Seyfarth Synopsis: DOJ’s response to members of Congress about the explosion in website accessibility lawsuits contains some helpful guidance for public accommodations fighting these claims.

As we reported in June, 103 members of the House of Representatives from both parties asked Attorney General Jeff Sessions to “state publicly that private legal action under the ADA with respect to websites is
Continue Reading DOJ Says Failure to Comply With Web Accessibility Guidelines is Not Necessarily a Violation of the ADA

Seyfarth Synopsis:  Plaintiffs secure a second judgment in a federal website accessibility lawsuit while most of the others successfully fended off motions to dismiss. 

2018 has been a bad year for most businesses that have chosen to fight website accessibility cases filed under Title III of the ADA.  Plaintiffs filing in federal court secured their second judgment on the merits
Continue Reading Defendants Fighting Website Accessibility Cases Face An Uphill Battle In 2018

Seyfarth Synopsis: California will soon have a new law requiring WCAG 2.0 AA compliance for state agencies’ websites by 2019.

On October 14, 2017 California Governor Jerry Brown signed into law AB 434, which will create a new Government Code section 11546.7 and require, beginning July 1, 2019, state agencies and state entities to post on their website home
Continue Reading California Passes Website Accessibility Requirements Applicable to State Agencies

Seyfarth Synopsis: In an apparent effort to stop one plaintiff’s lawsuit spree, the Nevada Attorney General moves to intervene in a federal ADA Title III lawsuit arguing that the plaintiff failed to provide notice to the state agency responsible for enforcing Nevada’s antidiscrimination law before filing suit.

On Wednesday, August 9, the Nevada Attorney General filed a motion to intervene
Continue Reading Nevada Attorney General Takes Dramatic Action to Stop Serial Plaintiff’s ADA Title III Lawsuits

Seyfarth Synopsis: Two New York federal judges recently said that the ADA covers websites (even those not connected to a physical place) and one held that working on improving the accessibility of one’s website does not make the ADA claim moot.

The number of district court judges siding with plaintiffs in website accessibility cases is increasing. On June 13, a
Continue Reading Two New York Federal Judges Refuse to Dismiss Website Accessibility Cases

Seyfarth Synopsis:  A federal judge in the Central District of California has allowed a blind plaintiff to continue his lawsuit about the accessibility of a public accommodation’s website under Title III of the ADA, despite the diametrically opposite views of his Central District colleague.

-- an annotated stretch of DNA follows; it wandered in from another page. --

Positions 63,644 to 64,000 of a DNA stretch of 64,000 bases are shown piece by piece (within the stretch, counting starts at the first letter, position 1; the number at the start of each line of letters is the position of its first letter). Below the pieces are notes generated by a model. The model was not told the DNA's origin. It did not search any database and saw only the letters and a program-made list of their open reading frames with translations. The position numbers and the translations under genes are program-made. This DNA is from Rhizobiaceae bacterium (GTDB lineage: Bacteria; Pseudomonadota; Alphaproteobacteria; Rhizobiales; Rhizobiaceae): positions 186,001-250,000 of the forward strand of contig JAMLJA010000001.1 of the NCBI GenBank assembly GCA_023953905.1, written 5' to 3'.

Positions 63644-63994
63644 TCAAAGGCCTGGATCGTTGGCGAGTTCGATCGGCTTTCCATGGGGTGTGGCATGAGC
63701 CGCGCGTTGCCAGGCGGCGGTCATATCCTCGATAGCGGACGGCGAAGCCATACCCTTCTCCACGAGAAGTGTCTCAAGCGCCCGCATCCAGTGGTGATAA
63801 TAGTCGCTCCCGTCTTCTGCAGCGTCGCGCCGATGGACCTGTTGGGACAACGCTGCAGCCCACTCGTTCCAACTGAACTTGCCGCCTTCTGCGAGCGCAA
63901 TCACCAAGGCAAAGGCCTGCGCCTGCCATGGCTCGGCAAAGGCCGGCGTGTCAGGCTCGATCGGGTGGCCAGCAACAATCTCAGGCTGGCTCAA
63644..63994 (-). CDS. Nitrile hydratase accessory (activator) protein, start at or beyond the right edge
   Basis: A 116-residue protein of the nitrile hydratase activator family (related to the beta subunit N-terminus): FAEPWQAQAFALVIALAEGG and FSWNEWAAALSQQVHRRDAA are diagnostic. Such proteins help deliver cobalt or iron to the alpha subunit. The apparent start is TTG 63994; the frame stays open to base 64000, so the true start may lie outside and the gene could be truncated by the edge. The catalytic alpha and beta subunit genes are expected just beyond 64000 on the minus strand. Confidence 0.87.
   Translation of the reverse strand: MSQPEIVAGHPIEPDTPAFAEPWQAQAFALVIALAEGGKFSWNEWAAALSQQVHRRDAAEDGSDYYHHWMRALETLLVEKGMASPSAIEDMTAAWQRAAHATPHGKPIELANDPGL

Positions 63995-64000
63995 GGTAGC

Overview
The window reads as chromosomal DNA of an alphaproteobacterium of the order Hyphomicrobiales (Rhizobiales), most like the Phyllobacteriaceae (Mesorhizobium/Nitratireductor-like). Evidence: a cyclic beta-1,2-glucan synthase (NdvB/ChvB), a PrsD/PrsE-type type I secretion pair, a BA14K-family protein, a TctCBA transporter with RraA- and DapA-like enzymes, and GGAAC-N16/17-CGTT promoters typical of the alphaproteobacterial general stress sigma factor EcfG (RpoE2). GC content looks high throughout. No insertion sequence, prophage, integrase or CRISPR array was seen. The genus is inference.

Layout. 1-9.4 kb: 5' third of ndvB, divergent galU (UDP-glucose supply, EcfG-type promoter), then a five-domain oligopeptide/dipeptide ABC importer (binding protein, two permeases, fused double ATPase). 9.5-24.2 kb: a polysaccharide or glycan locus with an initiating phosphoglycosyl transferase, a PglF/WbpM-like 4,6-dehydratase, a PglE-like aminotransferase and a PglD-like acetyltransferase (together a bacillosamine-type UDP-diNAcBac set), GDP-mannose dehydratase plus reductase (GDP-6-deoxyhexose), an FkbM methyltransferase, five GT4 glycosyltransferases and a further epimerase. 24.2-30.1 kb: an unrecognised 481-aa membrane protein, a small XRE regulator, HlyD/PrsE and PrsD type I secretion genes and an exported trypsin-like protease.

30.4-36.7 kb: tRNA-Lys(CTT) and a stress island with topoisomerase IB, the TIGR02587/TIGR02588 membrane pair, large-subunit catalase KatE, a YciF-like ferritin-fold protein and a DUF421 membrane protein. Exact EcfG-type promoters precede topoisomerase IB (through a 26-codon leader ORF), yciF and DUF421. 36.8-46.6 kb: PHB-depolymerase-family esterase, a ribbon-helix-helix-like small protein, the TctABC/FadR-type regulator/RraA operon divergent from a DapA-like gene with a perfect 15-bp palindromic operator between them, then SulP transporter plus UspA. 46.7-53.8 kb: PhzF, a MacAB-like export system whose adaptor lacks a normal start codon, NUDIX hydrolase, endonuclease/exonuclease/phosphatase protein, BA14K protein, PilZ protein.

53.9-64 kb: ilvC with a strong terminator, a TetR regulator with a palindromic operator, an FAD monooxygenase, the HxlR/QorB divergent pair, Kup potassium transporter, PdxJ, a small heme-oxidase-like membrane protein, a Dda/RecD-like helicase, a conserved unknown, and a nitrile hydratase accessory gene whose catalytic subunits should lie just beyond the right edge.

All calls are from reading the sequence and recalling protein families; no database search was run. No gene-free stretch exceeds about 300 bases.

Within a week after a Florida federal judge handed down a trial verdict finding that Winn
Continue Reading Plaintiffs Score Another Victory in a Website Accessibility Lawsuit

Seyfarth Synopsis: Two recent decisions by federal judges to dismiss website accessibility lawsuits may cause more public accommodations to fight instead of settle these suits, but businesses must continue to weigh many factors before making that decision.

The litigation tide might be turning for public accommodations choosing to fight lawsuits brought by blind individuals claiming that the businesses’ websites
Continue Reading Public Accommodations are Starting to Win Website Accessibility Lawsuits

Seyfarth synopsis:  A Florida Judge Holds that SeaWorld’s website is not a place of public accommodation covered by Title III of the ADA but the decision has its limits.

Defendants fighting website accessibility lawsuits in the past several years have not had a great deal of success, so the recent decision by Florida federal Magistrate Judge Carol Mirando holding that
Continue Reading Florida Federal Court Holds That a Website is Not a Place of Public Accommodation

Seyfarth Synopsis: Google Maps now provides information on accessibility, but the information may not be particularly reliable or useful to gauge accessibility.

The Google Maps app now indicates if a location is “accessible” to wheelchair users.  Here’s how it works: users can now click on various storefronts and other public places within the mobile app, and it will say whether
Continue Reading Google Maps App Now Tells Users If Locations Are Accessible, But Is It Accurate and Reliable?

Seyfarth Synopsis: Fighting a web accessibility lawsuit could invite DOJ’s intervention, as did a Florida retailer’s recent Motion for Judgment on the Pleadings.

Fighting a website accessibility lawsuit is very tempting to many frustrated businesses, but can be a risky decision. One such risk – Department of Justice intervention in the lawsuit – came to fruition for one such business
Continue Reading A Cautionary Tale: DOJ Intervenes in Another Web Accessibility Lawsuit